Eight months into its invasion of Ukraine, Moscow is resorting to the systematic bombing of civilian areas of Ukraine’s major cities and the destruction of vital infrastructure, as a Ukrainian counteroffensive threatens to retake the city of Kherson in the south. Russian President Vladimir Putin’s drone and missile bombardment has only strengthened the resolve of the Ukrainian people to defend their independence and defeat the invasion.
“Every bomb does the opposite of what they want. We only become more united,” Raisa Yuriyvna, a Ukrainian pensioner whose mother is Russian, told the Financial Times.
Moscow’s missile and drone strikes have been aimed at crippling Ukraine’s electricity, water and gas supplies, affecting millions of civilians as winter approaches. Despite Ukrainian defenses downing many missiles and drones, those that hit their targets caused blackouts in more than 10 regions.
The bombing hasn’t alleviated the precarious position of Russian forces in Kherson. Occupation authorities are in disarray as they strip the city of essential equipment and leave. Tens of thousands of residents, including hospital patients, have been evacuated across the Dnipro River by Moscow. The Ukrainian government says this is a forced deportation of civilians, alongside Moscow’s “disappearance” of prisoners of war. Substantial protests against Moscow’s occupation of Kherson took place in May.
Moscow says it’s sending reinforcements, including recently mobilized soldiers, to Kherson.
“We were outraged when he was sent to Ukraine with no training,” Svetlana Puchkova told the Moscow Times about her brother-in-law, Igor. He was drafted from Minusinsk, Siberia, last month and sent to southern Ukraine where he was killed. His only previous brief military experience had been in 2015.
Moscow is also deploying more troops and aircraft to bases in Belarus on Ukraine’s northern border, posing the danger of another front opening up. But Belarusian President Alexander Lukashenko, a Putin ally, fears that involvement in the Kremlin’s failing war would expand and deepen opposition among working people to his regime. Addressing the Ukrainian government, he said, “If you do not want to fight with us, then we will not. There will be no war.”
Workers volunteer in war effort
Working people in Ukraine have been at the center of resistance to the invasion ever since their initiatives backing the Ukrainian army led to the defeat of Moscow’s drive to take Kyiv. Tens of thousands have trained to fight while others have formed volunteer networks to provide aid and reconstruction.
Chernihiv, a city northeast of Kyiv, was surrounded and bombarded by Russian forces in March during their failed attempt take the capital. A large pizzeria there was transformed by hundreds of volunteers from all walks of life. They used it to feed up to 22,000 people daily, delivering food free to the army, emergency services, hospitals and city residents. Later this included people in 190 nearby villages that had been under occupation. Volunteers also worked to repair homes damaged by Russian bombing.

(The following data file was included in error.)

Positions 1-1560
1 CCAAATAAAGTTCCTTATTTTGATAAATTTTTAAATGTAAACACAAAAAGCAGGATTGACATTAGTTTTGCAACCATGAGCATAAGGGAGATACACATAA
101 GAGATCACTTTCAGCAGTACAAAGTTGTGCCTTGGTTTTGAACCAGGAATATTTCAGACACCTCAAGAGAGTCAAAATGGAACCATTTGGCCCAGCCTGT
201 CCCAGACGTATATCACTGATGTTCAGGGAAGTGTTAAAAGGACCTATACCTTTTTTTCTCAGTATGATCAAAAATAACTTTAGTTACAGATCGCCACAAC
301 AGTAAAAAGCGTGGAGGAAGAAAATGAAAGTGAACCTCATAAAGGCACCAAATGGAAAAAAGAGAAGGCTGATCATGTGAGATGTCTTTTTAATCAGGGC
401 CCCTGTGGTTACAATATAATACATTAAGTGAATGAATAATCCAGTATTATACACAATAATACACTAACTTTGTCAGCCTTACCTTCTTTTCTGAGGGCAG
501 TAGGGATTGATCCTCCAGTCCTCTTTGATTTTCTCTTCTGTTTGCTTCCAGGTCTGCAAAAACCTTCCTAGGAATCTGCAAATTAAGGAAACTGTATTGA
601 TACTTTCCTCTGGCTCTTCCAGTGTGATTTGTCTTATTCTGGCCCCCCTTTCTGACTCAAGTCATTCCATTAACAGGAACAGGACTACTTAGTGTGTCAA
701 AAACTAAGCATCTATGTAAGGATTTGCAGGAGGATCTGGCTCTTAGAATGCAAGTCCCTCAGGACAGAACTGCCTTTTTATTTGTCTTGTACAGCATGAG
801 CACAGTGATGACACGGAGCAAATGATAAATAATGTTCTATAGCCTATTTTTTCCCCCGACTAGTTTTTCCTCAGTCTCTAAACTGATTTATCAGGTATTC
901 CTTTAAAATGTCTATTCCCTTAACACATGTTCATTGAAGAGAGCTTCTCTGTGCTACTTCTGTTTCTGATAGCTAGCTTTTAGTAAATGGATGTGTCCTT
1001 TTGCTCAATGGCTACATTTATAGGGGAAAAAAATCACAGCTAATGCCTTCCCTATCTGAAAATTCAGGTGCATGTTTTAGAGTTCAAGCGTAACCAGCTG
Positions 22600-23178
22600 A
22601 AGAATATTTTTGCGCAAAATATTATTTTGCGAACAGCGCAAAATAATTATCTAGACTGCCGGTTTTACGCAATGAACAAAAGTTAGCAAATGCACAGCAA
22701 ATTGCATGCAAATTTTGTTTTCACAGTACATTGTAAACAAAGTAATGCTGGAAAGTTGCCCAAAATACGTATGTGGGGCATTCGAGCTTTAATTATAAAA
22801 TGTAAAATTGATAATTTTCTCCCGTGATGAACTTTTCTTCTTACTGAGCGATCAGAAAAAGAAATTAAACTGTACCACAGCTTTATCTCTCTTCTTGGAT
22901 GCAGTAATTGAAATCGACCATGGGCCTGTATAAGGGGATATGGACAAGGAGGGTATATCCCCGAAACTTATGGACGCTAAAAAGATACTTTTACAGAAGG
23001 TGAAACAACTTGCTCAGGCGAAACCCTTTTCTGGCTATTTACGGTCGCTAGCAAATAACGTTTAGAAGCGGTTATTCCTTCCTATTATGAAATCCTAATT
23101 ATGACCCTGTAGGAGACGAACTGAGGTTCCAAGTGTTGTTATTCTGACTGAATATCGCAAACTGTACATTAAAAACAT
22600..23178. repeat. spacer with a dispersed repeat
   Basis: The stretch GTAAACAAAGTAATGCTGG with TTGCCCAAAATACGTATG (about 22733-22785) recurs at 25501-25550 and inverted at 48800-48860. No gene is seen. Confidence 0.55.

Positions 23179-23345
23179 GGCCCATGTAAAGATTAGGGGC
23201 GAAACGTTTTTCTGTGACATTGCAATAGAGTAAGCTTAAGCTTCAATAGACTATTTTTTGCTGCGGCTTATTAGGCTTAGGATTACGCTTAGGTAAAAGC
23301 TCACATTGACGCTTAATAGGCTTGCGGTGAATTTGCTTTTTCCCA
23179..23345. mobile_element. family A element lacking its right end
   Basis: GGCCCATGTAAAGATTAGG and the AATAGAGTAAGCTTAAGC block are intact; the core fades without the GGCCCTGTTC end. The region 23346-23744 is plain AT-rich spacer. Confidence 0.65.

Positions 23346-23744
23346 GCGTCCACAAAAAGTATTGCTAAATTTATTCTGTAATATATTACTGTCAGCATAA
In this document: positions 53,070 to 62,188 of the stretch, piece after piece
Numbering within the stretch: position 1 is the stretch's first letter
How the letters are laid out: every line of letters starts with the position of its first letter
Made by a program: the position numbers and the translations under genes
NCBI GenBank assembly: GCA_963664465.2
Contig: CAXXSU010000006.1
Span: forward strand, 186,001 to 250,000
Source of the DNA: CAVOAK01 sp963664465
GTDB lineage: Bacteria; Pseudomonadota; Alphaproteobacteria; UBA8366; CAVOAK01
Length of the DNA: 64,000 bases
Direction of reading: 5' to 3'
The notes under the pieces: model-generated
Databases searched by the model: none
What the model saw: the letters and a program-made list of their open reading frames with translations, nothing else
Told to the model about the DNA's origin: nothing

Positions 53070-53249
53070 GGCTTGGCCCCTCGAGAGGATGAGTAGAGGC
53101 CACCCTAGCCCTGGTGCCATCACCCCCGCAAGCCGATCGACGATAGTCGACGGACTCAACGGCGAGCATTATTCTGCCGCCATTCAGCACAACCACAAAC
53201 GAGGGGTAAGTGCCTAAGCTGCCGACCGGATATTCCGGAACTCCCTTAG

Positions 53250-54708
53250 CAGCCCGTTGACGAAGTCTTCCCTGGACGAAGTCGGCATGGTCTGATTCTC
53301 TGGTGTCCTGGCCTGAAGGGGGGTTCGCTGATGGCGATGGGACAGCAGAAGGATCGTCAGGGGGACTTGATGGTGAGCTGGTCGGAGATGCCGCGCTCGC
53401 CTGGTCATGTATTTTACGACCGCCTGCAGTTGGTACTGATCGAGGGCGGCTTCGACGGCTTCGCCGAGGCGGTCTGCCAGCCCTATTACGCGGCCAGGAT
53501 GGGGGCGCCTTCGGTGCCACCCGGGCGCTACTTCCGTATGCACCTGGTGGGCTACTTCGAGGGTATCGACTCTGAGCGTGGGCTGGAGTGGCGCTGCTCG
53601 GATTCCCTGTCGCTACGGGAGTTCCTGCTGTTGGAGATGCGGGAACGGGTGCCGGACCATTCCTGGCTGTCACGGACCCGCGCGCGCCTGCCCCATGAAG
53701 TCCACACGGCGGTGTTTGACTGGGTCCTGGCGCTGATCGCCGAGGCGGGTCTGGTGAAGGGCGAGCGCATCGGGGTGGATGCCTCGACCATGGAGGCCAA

In the first major union action since Ukrainian President Volodymyr Zelensky’s government banned strikes, underground miners at Novovolynsk Mine No. 9 in the west of the country waged a monthlong strike. They won a round Oct. 6 when the energy ministry dismissed a new mine manager whose appointment was opposed by the union. He was part of a layer of corrupt state officials trying to advance embezzlement schemes, like illegally diverting sales of coal.
Mykhailo Volynets, chair of the Independent Trade Union of Ukrainian Miners, told OpenDemocracy Oct. 21 that this “will happen again … these corrupt renegades have not calmed down.” And workers are demanding their unpaid August wages.
Putin’s draft deepened alarm over the war as husbands, fathers and sons have been sent to the front. In a six-minute video, Mikhail Ashichev, a mechanic from Podporozhye, Leningrad, explains why he refuses to be part of Moscow’s war. “The people around me are terrified due to mobilization, because now this affects everyone,” he says. He would rather go to jail than fight in Ukraine, because there “parents are burying their children.”
“I’m not a pacifist,” he explained. “If a country was trying to occupy my Motherland, or commit aggression against Russia,” he would sign up. The government, he says, is “used to treating people like objects. … I get the feeling these people are terrified of losing control. They’re used to controlling everything.”
Protests against the war continue in Russia. Art teachers in Cheboksary, the capital of the Chuvash Republic, had asked students to make drawings on the theme “No to the war,” and send them to Russian soldiers. The Chuvash people are an ethnic minority long subject to discrimination at the hands of Moscow.